FAQs about Graduate Admissions

General Admissions Questions

Do I need to have previous research experience?

All potential graduate students should seriously consider incorporating a research project into their course timetables before graduation. Graduate supervisors are reluctant to take into their laboratories students who have had no research experience or training. UofT students who wish to enrol in the Pharmacology or Toxicology graduate programs, and who are completing Major Programs in Pharmacology or Toxicology, or other disciplines, should pay particular attention to this.

What are the advantages of applying early?

Applications are reviewed on a rolling basis, eligible applicants whose complete applications are received early have the opportunity to receive an early offer of conditional admission. For applicants to the thesis-based programs, an early offer means having the advantage of having their documentation circulated early in the year; thereby increasing the chances of obtaining supervision and funding. 

International applicants to the Ph.D. program whose overall averages are within the "A" range and whose applications are complete by the posted deadline, will automatically be considered for nomination for the Connaught Scholarship. Visa applicants who completed their degrees at the University of Toronto are unfortunately NOT ELIGIBLE for the Connaught Scholarship.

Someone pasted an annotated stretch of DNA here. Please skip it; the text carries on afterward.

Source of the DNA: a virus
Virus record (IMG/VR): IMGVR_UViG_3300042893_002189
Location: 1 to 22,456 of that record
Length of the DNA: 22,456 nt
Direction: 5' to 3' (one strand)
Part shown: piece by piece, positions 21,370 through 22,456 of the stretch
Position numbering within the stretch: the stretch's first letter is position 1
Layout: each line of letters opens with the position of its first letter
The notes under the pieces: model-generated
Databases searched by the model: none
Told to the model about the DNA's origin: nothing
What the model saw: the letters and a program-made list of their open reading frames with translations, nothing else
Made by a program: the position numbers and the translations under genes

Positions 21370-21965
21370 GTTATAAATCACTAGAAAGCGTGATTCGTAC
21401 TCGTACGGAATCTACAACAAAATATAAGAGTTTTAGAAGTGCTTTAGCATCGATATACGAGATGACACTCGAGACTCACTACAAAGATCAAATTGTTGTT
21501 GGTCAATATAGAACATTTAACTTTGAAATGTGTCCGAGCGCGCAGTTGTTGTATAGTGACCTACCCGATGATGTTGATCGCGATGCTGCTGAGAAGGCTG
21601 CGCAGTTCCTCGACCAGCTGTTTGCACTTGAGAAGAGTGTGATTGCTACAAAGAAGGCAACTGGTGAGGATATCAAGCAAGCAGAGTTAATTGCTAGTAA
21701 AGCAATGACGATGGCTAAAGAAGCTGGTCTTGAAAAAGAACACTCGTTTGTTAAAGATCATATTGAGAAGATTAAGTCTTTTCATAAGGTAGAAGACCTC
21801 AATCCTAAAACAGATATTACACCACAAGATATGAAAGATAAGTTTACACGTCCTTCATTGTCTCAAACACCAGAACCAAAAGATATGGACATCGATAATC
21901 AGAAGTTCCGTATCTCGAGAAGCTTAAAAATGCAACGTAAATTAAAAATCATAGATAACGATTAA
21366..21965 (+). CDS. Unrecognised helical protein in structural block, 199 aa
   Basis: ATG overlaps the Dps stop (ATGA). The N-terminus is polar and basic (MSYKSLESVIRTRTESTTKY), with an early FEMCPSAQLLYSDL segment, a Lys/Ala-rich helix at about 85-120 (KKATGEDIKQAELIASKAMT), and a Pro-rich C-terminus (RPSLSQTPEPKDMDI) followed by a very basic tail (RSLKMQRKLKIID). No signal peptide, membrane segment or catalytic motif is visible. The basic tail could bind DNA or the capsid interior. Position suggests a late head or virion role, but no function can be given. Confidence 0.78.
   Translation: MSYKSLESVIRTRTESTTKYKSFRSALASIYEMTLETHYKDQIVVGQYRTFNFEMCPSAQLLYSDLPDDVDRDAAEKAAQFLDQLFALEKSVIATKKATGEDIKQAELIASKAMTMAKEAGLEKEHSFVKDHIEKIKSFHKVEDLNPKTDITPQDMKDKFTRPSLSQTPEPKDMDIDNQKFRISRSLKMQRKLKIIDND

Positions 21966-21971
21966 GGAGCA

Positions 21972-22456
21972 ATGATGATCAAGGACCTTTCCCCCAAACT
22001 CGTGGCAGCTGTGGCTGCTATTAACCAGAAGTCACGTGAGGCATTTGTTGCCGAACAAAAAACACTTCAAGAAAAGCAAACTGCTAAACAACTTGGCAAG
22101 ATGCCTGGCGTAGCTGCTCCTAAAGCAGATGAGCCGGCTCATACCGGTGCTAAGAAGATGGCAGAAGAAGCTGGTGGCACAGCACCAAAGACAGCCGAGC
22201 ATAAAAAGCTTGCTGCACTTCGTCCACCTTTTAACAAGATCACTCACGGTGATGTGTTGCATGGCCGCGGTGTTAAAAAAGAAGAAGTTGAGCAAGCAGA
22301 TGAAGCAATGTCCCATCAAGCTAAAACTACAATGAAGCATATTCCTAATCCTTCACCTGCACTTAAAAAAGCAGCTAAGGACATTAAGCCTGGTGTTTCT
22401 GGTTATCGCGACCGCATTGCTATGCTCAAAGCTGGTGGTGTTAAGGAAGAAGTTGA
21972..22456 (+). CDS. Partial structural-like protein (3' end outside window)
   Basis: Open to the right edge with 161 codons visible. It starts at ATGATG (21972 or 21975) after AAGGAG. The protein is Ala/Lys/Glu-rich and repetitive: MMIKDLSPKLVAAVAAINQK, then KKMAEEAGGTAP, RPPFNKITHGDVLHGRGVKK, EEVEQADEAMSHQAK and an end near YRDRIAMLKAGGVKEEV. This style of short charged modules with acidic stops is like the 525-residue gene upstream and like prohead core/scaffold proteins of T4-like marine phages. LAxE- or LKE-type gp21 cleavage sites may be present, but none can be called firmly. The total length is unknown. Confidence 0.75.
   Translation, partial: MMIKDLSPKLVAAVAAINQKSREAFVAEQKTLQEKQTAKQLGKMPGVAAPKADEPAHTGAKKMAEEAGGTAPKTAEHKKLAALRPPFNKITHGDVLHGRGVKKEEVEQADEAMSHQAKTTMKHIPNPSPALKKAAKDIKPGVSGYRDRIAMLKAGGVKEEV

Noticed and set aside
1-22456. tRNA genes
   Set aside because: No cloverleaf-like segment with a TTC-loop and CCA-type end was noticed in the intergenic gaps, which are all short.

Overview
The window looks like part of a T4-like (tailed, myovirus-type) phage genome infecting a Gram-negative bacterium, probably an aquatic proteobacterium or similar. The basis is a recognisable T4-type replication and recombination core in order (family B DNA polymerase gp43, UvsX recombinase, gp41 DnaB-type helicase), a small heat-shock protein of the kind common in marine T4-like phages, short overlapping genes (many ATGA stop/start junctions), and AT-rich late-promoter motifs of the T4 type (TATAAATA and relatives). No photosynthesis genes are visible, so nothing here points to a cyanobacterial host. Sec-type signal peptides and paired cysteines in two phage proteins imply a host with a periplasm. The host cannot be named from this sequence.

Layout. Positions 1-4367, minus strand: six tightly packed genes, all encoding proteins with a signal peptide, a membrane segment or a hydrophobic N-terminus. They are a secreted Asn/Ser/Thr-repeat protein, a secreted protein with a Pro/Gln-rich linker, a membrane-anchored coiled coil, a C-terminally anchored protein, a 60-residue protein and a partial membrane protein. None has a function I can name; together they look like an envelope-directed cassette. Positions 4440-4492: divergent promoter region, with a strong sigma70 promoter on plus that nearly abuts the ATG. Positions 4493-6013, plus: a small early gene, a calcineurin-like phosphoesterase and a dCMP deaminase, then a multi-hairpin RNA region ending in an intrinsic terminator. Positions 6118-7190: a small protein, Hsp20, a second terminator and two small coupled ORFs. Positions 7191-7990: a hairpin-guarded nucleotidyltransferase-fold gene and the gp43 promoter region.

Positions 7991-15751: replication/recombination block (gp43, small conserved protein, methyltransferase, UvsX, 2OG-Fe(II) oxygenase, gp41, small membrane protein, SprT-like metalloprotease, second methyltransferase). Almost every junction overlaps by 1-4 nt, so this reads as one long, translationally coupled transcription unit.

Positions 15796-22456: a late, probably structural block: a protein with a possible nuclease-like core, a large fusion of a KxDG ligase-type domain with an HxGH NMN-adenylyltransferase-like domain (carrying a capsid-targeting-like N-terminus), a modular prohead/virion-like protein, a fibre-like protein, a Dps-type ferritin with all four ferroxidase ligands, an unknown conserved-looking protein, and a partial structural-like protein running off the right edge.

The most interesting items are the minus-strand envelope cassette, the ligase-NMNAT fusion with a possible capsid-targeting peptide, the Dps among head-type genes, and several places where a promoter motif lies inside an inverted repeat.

Applications from domestic students whose grade point average is considered borderline, or who have not met the required B+ cutoff in previous completed years of study, will be held until the final year's marks are received, at which time a final decision is made. When an official offer is received, the applicant must meet all of the conditions on the offer before the registration deadline (usually mid-September).